Let’s start with the reality of loneliness. The one I am most familiar with.
With loneliness I am the master of my free time. Apart from work there’s few places I must be. I can be home reading a book, writing, watching a movie or sleeping. I can go out at a moments notice. Play soccer often or watch soccer (even geeky vidoes about soccer tactics of teams I don’t even support). I can go to gym, go to the sauna, watch a movie, have a drink, eat. Anything I want, the only constraint being my budget.
With loneliness I am the master of my playlist. It seems trivial, but the first thing I have to give up is the control of the music on my car or home stereo. Loneliness gives me time to listen to podcasts or audio books, without interruption. I can listen to my liquid drum & bass playlist. My outdated hip hop. My “chilled” playlist with songs that tansport me to a sunfilled day with nothing but the feeling of weightlessness on the surface of a pool and a cocktail in hand. Most importantly I can listen to my Adele, Damien Rice, Keaton Henson, Counting Crows, James Blake, and all the other experts in rythmic depression. All the more popular now because, sadly, I can relate.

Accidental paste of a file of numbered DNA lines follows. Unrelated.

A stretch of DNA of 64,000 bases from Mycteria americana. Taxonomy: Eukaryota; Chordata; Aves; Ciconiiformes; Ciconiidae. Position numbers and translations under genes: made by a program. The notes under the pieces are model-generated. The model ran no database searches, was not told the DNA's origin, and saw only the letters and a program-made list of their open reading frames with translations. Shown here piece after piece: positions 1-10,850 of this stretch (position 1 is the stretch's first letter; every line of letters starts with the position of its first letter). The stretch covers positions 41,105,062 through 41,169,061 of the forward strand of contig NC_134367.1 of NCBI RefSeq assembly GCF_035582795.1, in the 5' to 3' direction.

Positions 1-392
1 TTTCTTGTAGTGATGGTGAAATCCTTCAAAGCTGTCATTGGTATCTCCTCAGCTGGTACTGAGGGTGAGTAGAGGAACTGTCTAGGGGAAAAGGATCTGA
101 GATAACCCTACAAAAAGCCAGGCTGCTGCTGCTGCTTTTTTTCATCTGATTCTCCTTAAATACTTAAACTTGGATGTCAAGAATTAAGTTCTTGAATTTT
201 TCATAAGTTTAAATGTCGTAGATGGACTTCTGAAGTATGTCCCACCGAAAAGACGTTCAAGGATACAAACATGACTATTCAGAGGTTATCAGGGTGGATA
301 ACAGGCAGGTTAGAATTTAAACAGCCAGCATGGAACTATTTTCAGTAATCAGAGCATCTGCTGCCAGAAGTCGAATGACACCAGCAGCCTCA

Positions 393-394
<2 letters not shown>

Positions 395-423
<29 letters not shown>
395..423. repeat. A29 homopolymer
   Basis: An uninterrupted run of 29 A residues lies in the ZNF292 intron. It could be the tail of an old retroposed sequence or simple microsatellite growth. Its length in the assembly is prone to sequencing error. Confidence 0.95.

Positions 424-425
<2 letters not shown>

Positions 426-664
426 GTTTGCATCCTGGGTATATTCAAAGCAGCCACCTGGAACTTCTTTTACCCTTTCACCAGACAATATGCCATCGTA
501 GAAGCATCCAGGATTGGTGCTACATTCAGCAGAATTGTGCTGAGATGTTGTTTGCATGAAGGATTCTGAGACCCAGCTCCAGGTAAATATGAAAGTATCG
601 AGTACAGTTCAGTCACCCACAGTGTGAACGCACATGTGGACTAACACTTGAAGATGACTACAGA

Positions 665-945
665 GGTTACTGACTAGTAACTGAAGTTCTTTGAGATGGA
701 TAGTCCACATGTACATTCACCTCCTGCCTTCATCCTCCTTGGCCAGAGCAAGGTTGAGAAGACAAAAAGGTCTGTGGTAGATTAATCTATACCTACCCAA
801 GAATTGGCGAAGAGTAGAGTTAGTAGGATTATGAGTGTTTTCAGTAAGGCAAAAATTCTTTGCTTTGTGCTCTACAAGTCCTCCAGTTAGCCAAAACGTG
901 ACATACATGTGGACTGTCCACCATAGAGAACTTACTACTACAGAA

With loneliness I am the master of my activities. I can watch the most depressing movie and see the most depressing play without judgment. I can find a classical music concert (which I am looking forward to — this is the first time that I will attend one of these). The only person I can disappoint with my choices is me.
It’s controlled, predictable, calculated. In my comfort zone.
I don’t have complete control of my free time. I do, but not choosing to be with my companion has future consequences. Most free time requires doing co-operative experiences. Sure, we can read a book together but a warm embrace accompanied by any movie (even loathsome horrors) is more intimate. If she has an event she would like us to attend, I cannot refuse the invite too often. What I get is an experience I may have never had, I meet people I would have never met (carefully filtered by their proximity to my companion), I find something novel — especially about myself.
My playlists no longer exist. I don’t get the uninterrupted space to focus on the words spoken in a podcast or audiobook. Forget the sad songs. The “chill” playlist is still used — after Netflix. My old audio habits usurped by new songs, new favorites, tastes yet uncovered, genres unknown, artists never heard of. Adele makes way for Post Malone, Damien Rice for Anderson .Paak, Counting Crows for Rihanna, James Blake for Rhye. Not that they can be perfect replacements, but they all become part of “our playlist”.